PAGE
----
How to Determine Costing in a Manufacturing

How to Determine Costing in a Manufacturing

I. Introduction:

Determining an appropriate costing of your product can make or break your business. Most business owners fail to understand the importance of costing which can actually help your business avoid running into troubles such as loss of profits, time mismanagement and over budgeting. Knowing how much the company spends to produce a product is not enough when it comes to figuring out the product’s costing value. Furthermore, selling a product with a wrong value can have a great impact on your company’s sustainability. To run a successful business, you need to think ahead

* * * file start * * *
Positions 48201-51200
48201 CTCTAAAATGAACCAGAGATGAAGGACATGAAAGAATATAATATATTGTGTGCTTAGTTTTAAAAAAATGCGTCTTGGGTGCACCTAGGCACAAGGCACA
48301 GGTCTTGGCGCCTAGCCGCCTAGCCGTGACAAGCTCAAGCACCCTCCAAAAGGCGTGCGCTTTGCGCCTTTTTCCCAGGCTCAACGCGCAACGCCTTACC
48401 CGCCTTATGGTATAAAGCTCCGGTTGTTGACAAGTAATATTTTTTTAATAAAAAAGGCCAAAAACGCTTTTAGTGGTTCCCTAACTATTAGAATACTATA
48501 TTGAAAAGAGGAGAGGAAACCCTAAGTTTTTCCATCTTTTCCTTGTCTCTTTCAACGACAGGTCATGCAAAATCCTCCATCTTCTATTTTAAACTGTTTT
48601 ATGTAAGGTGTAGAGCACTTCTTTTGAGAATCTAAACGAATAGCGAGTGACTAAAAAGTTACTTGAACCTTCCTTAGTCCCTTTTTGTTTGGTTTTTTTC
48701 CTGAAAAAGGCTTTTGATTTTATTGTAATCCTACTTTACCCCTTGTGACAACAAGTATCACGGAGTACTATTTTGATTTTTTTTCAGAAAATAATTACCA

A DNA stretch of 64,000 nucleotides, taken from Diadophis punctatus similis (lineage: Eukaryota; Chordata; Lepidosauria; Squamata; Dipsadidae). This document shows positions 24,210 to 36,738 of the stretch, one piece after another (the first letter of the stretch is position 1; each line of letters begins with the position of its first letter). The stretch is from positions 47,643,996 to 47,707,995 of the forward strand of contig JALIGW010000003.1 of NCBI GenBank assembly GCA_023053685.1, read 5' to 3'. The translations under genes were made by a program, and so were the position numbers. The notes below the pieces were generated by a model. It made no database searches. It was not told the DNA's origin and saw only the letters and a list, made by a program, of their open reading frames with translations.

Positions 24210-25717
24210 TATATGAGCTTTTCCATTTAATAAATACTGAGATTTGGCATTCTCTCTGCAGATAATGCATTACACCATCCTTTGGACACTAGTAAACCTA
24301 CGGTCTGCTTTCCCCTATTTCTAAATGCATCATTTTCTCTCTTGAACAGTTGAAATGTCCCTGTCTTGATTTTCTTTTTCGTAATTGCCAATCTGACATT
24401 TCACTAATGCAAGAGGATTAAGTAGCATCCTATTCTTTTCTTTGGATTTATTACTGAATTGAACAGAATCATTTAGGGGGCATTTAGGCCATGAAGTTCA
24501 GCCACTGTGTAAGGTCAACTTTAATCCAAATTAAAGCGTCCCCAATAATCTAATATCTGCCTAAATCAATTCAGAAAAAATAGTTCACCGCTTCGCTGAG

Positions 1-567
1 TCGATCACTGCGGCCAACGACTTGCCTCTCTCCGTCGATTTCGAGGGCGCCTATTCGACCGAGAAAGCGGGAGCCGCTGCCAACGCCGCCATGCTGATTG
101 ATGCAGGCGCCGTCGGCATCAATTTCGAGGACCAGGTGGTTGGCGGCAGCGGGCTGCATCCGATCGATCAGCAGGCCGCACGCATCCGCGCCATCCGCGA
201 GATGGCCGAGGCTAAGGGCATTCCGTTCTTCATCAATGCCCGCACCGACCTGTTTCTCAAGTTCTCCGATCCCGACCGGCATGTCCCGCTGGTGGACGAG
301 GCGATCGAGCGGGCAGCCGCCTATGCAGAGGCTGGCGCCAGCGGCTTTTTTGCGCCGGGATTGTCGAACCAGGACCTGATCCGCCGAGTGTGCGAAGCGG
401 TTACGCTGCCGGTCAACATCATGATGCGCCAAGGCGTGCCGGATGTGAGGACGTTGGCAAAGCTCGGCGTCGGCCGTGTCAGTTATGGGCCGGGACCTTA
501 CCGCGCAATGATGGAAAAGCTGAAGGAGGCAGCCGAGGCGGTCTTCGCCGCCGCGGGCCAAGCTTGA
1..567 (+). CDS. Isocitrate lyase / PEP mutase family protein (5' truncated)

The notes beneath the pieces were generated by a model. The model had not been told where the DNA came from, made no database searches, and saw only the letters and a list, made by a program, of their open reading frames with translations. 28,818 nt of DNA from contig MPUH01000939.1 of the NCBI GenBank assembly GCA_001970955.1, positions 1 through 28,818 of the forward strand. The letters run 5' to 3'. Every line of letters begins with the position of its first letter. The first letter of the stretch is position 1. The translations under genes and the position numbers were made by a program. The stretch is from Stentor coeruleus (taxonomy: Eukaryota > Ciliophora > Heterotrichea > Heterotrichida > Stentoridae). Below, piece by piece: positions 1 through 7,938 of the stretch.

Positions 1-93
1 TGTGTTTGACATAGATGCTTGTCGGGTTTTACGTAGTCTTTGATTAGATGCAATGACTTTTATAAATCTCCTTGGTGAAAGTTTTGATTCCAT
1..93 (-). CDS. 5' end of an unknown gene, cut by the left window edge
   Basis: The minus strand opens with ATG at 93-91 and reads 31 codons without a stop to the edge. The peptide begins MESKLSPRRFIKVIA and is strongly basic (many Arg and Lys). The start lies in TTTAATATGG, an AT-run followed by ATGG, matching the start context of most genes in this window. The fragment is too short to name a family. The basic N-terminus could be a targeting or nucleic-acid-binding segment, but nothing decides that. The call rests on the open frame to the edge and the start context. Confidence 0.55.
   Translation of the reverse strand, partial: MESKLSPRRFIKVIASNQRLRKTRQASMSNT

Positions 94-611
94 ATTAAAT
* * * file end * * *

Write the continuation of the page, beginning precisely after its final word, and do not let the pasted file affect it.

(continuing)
against your competitors and one way of doing so is to understand what product costing needs to be followed. Costing techniques can be tricky and complicated to understand and hence requires a systematic approach in determining the same. This article broadly covers determining the costing in case of Manufacturing industry.

II. Determining costing in a Manufacturing Industry:

I. Inventory:
For a manufacturing industry, inventories play a major role because a manufacturer relies on inventory to complete a finished product for which it expects to be paid and hence efficient management of inventory is the goal of every manufacturer because inventory has a direct impact on profits through an income statement item called Cost of Goods Sold. Here comes the role of Inventory costing. Inventory costing determines how purchased materials and materials